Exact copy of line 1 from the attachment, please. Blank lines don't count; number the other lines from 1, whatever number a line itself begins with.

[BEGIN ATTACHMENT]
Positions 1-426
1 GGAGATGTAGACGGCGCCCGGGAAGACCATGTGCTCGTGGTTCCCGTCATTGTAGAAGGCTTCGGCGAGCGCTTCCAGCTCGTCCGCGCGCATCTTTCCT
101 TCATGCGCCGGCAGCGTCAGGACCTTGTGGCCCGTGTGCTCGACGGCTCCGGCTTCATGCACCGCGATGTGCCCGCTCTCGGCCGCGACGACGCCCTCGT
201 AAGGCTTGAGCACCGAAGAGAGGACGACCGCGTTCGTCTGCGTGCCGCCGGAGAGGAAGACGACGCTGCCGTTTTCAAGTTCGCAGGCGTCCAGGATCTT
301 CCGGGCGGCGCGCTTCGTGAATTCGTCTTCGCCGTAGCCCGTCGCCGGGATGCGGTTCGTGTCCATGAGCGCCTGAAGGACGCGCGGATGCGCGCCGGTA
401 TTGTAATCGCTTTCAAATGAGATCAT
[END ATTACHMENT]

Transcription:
Positions 1-426